Expanding the Use of Wastewater Epidemiology Tools to Improve Water Quality, Identify Service Populations Under Stress, and Promote One Water Goals for a Thriving City
- The relative detection frequencies of target drugs and their metabolites provides insight into which drugs are best suited for wastewater monitoring.
- Pilot data capture the spatial and temporal variability in wastewater samples, which can be used to inform sampling designs for other WBE projects (e.g., when, where, and how to sample).
- Interpretations of trends in community drug use and suggestions for adjustments to wastewater concentrations provide examples for how the data can be presented.
- Results demonstrate how wastewater data can provide timely information at fine spatial and temporal scales, leveraging existing yet underutilized data sources that complement other public health surveillance methods.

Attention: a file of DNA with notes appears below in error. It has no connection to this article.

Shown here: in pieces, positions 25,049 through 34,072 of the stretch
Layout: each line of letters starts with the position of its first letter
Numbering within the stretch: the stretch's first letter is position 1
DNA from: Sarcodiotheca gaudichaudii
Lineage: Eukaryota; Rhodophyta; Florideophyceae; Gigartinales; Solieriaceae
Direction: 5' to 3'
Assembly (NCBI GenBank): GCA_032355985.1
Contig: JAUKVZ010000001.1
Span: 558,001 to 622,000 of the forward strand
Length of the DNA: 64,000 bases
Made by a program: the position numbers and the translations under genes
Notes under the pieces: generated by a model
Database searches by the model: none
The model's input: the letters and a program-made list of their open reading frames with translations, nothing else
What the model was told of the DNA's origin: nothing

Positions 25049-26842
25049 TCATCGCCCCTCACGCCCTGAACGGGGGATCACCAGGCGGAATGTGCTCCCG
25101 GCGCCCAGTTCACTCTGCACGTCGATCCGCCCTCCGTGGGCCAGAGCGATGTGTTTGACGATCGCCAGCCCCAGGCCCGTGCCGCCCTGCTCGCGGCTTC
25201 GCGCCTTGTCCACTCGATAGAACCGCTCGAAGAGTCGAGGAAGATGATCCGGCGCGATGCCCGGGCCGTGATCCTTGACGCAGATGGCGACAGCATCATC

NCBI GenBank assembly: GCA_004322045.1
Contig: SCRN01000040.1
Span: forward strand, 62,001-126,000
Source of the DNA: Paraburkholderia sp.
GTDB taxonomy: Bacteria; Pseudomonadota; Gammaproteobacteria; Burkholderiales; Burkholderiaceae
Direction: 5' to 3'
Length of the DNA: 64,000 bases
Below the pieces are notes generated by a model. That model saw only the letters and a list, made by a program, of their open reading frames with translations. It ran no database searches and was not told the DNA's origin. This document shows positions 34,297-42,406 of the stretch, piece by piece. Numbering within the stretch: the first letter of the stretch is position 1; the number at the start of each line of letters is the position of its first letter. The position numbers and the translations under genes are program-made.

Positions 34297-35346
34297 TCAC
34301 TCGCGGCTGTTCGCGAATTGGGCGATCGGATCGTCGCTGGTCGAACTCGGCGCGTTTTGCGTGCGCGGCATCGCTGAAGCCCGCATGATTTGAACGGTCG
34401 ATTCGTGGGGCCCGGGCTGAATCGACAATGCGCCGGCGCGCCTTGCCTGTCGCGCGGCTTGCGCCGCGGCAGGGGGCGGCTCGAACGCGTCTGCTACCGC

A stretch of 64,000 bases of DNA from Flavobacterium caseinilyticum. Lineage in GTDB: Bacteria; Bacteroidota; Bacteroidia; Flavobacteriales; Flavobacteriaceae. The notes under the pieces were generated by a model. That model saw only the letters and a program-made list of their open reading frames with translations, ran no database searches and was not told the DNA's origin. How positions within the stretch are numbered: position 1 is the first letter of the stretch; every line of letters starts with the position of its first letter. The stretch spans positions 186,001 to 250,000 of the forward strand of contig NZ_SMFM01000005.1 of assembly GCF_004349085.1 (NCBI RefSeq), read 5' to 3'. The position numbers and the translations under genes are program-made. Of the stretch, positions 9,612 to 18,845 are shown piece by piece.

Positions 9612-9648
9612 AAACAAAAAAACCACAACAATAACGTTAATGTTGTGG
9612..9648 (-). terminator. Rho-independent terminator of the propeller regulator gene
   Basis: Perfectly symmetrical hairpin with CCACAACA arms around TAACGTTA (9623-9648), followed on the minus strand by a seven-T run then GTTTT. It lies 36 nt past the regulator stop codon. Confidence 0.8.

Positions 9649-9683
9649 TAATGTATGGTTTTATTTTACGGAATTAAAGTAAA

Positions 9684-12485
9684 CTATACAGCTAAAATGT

This project explores the utility of wastewater-based epidemiology (WBE) as a public health tool for characterizing opioid use in the US. WBE offers a way to track chemicals, viruses, and bacteria excreted by humans and collected in sewers. It has been used in the past to study diseases such as poliovirus and more recently to understand community behaviors and consumption, such as illicit drug use. While wastewater testing to estimate drug use is slowly gaining traction across the country, more research is needed to determine how the data can be used to support public health decisions. This report presents results of wastewater-based monitoring for opioids and other drugs from three communities. ERG, Mathematica and its study partners conducted WBE pilot studies focused on monitoring pharmaceutical opioids and other drugs in and around Knox County, Tennessee; Memphis, Tennessee; and Madison, Wisconsin. For this, We developed a sampling and monitoring protocol that was broadly applicable across locations and then pilot tested the approach with wastewater utilities in each of the three communities for a period of up to three months. The goal of this effort was to design and implement a WBE study that successfully generated information on population-level drug use and to identify challenges for future study. The project team evaluated wastewater measurements of opioids and other drugs to identify target biomarkers for monitoring and estimating drug consumption patterns. The team also explored spatial and temporal trends in wastewater measurements and then compared those results to available public health surveillance data from other sources (e.g., opioid-related overdoses, emergency department visits, prescription use). The information gathered from the three pilot studies was used to develop insights, lessons learned, and recommendations for similar WBE monitoring programs.
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